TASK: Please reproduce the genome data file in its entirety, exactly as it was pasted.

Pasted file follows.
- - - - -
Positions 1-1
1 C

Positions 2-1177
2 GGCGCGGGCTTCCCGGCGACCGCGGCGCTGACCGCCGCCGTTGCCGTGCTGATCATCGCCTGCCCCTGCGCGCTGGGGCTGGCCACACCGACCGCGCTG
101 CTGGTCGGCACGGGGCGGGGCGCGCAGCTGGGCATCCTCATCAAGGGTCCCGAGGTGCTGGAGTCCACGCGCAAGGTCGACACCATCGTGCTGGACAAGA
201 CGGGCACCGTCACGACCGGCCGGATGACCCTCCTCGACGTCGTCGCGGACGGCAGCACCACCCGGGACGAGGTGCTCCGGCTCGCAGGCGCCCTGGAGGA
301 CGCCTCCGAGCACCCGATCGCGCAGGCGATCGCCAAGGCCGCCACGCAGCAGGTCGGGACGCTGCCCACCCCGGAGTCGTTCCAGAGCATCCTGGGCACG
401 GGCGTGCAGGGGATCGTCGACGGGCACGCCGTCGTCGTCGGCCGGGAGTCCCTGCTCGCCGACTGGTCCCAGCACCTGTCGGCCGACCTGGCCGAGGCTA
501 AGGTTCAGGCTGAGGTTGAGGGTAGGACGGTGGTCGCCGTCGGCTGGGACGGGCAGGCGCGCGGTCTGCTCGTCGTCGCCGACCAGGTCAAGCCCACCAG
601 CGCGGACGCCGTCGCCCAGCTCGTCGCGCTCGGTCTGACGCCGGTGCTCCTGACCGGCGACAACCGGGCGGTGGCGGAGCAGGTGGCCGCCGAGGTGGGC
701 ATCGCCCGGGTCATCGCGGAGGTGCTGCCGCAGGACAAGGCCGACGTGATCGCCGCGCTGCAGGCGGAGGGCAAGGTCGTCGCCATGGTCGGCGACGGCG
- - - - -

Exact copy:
Positions 1-1
1 C

Positions 2-1177
2 GGCGCGGGCTTCCCGGCGACCGCGGCGCTGACCGCCGCCGTTGCCGTGCTGATCATCGCCTGCCCCTGCGCGCTGGGGCTGGCCACACCGACCGCGCTG
101 CTGGTCGGCACGGGGCGGGGCGCGCAGCTGGGCATCCTCATCAAGGGTCCCGAGGTGCTGGAGTCCACGCGCAAGGTCGACACCATCGTGCTGGACAAGA
201 CGGGCACCGTCACGACCGGCCGGATGACCCTCCTCGACGTCGTCGCGGACGGCAGCACCACCCGGGACGAGGTGCTCCGGCTCGCAGGCGCCCTGGAGGA
301 CGCCTCCGAGCACCCGATCGCGCAGGCGATCGCCAAGGCCGCCACGCAGCAGGTCGGGACGCTGCCCACCCCGGAGTCGTTCCAGAGCATCCTGGGCACG
401 GGCGTGCAGGGGATCGTCGACGGGCACGCCGTCGTCGTCGGCCGGGAGTCCCTGCTCGCCGACTGGTCCCAGCACCTGTCGGCCGACCTGGCCGAGGCTA
501 AGGTTCAGGCTGAGGTTGAGGGTAGGACGGTGGTCGCCGTCGGCTGGGACGGGCAGGCGCGCGGTCTGCTCGTCGTCGCCGACCAGGTCAAGCCCACCAG
601 CGCGGACGCCGTCGCCCAGCTCGTCGCGCTCGGTCTGACGCCGGTGCTCCTGACCGGCGACAACCGGGCGGTGGCGGAGCAGGTGGCCGCCGAGGTGGGC
701 ATCGCCCGGGTCATCGCGGAGGTGCTGCCGCAGGACAAGGCCGACGTGATCGCCGCGCTGCAGGCGGAGGGCAAGGTCGTCGCCATGGTCGGCGACGGCG